It was determined that Greek citizenship cannot be automatically granted to secondgeneration migrants and that non-citizens cannot vote in local elections. One of the basic claims of the court was that citizenship should be linked to Greek national identity. Citizenship should therefore be “the final step of an integration process for those that have acquired an original bond with the dominant community,” as the Court put it. In contrast, the criteria of 1) birth to parents legally staying in the country and 2) studying for at least six years in a Greek school were for the court “formal criteria” that are not able to manifest this original bond. The Supreme Court decision introduced certain characteristics to Greek citizenship and defined them as constitutional.

First, citizenship is viewed as part of the sovereignty of the state, not a right for people who meet a set of standards. Second, citizenship should be granted at the end of an integration – 6 – process and not as part of an integration process. In order to become a (Greek) citizen, a candidate should thus be already part of the Greek ethnic community. Also, a foreigner (or the child of a foreigner) should, according to the court, manifest an “original bond” to Greek society before he or she obtains Greek citizenship. An individual’s naturalization process – even for children who were born and raised in Greece – should therefore be the only route to obtaining citizenship. Finally the court introduced the distinction between those of “Greek soil/origin” and those that are not, arguing that the first should have priority over others in terms of citizenship.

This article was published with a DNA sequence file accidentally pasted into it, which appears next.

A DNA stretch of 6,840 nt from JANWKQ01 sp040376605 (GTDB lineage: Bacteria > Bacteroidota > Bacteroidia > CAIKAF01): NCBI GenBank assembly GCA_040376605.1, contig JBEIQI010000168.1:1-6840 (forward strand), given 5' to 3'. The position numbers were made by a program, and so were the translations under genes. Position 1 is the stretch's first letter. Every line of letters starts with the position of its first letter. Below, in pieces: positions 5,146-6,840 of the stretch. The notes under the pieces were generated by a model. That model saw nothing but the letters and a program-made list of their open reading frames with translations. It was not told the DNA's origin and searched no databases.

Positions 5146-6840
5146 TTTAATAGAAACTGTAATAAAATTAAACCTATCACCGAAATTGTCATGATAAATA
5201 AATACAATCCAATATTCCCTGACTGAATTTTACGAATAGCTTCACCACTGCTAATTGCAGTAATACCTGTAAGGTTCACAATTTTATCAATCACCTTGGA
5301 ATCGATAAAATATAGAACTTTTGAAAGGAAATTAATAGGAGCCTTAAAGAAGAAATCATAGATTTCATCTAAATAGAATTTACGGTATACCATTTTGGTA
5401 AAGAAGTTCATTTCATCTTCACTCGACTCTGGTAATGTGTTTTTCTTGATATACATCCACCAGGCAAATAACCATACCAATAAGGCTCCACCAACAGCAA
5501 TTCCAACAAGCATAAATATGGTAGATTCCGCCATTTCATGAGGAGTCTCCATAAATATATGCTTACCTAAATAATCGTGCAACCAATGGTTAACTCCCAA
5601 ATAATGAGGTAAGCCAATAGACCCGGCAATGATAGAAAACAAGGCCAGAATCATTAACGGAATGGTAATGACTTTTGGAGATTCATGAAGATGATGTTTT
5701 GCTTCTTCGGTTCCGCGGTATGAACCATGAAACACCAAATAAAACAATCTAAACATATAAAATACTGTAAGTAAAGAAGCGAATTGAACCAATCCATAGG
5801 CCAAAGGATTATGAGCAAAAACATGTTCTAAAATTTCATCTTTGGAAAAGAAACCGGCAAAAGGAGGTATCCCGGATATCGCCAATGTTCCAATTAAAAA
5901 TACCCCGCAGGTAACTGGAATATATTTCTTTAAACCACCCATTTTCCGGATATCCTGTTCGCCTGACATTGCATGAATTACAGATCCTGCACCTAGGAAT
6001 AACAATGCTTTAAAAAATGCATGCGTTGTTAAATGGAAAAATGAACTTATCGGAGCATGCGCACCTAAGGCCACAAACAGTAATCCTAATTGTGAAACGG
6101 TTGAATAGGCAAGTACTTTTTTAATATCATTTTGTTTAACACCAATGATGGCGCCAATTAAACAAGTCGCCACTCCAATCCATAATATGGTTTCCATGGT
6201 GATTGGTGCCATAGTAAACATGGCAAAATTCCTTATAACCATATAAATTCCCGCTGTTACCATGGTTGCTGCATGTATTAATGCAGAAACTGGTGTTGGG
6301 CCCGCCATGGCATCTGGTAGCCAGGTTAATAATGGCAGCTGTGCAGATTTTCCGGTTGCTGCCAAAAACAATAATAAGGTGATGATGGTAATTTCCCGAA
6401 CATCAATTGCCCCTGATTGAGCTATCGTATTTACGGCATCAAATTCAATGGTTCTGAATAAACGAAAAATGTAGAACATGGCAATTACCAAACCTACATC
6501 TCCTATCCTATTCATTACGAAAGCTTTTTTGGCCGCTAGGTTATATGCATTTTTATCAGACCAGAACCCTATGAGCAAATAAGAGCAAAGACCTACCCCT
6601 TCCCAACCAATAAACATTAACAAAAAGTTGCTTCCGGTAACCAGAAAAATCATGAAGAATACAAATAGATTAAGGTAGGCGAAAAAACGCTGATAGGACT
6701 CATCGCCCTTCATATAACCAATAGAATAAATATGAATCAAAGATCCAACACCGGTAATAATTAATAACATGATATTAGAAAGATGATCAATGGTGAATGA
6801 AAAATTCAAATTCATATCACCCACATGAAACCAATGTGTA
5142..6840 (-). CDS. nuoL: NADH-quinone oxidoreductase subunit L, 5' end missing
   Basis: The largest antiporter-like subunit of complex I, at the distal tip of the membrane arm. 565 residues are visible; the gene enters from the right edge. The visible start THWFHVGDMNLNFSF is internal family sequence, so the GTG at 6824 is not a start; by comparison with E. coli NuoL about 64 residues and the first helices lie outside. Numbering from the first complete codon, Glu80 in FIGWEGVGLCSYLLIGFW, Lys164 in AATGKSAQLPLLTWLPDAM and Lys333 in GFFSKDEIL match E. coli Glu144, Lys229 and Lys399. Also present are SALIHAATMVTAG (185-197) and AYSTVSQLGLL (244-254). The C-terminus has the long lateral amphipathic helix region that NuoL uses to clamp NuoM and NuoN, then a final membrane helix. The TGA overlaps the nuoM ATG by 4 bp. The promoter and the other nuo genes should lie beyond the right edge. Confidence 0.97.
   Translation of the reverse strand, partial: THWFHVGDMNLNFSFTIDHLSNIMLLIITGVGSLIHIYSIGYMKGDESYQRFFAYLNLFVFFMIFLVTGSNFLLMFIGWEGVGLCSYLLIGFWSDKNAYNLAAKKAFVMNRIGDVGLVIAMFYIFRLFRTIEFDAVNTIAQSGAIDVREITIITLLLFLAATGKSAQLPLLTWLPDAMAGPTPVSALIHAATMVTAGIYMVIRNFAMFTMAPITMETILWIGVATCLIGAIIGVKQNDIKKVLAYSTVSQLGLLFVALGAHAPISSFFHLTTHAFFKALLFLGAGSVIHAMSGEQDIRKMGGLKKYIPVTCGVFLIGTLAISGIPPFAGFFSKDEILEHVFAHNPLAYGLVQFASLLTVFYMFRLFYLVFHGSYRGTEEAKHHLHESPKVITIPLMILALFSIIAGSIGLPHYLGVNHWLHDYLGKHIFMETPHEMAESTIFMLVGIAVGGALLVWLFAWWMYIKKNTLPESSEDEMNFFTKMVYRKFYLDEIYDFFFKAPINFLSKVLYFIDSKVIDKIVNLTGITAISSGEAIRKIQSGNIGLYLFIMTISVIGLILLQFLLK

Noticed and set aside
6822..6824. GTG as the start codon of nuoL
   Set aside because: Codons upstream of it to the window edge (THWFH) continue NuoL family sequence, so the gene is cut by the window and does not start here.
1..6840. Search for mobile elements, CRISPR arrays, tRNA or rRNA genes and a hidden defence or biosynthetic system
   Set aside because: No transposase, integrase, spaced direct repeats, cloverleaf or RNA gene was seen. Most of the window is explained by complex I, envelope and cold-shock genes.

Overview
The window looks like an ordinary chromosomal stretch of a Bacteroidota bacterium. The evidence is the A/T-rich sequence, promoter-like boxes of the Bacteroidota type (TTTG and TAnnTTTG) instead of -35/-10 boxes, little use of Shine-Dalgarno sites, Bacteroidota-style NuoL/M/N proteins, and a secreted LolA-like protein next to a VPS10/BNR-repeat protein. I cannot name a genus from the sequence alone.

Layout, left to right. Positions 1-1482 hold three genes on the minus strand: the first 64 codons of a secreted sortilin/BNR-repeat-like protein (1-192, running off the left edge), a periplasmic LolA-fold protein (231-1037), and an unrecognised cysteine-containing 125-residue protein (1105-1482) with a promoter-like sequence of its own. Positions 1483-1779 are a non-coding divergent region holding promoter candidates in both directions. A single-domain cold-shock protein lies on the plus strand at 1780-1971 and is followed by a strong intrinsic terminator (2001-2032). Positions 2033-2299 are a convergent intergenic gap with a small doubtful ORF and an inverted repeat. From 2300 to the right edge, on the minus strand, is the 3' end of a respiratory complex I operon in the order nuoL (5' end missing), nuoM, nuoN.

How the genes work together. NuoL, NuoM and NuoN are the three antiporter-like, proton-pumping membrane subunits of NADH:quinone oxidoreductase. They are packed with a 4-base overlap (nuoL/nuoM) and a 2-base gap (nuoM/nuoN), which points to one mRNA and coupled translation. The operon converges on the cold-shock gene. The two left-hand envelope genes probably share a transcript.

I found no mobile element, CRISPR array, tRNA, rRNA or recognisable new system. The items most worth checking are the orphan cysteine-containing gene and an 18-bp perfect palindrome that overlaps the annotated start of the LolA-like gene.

The court’s decision and the interpretation of Greek citizenship that it fixed as constitutional have certain implications, not only for the perception of Greek citizenship but also for hundreds of thousands of Greeks of other ethnic backgrounds who cannot obtain the Greek citizenship. Today, for the first time in the country’s history, almost 10 percent of Greece’s population does not possess Greek citizenship.5

Migrants and (especially) their children who have lived for years in the country and consider Greece their only home do not in practice have access to citizenship or the right to vote. Children and the youth belonging to the second generation include up to 200,000 people, and the number is growing.6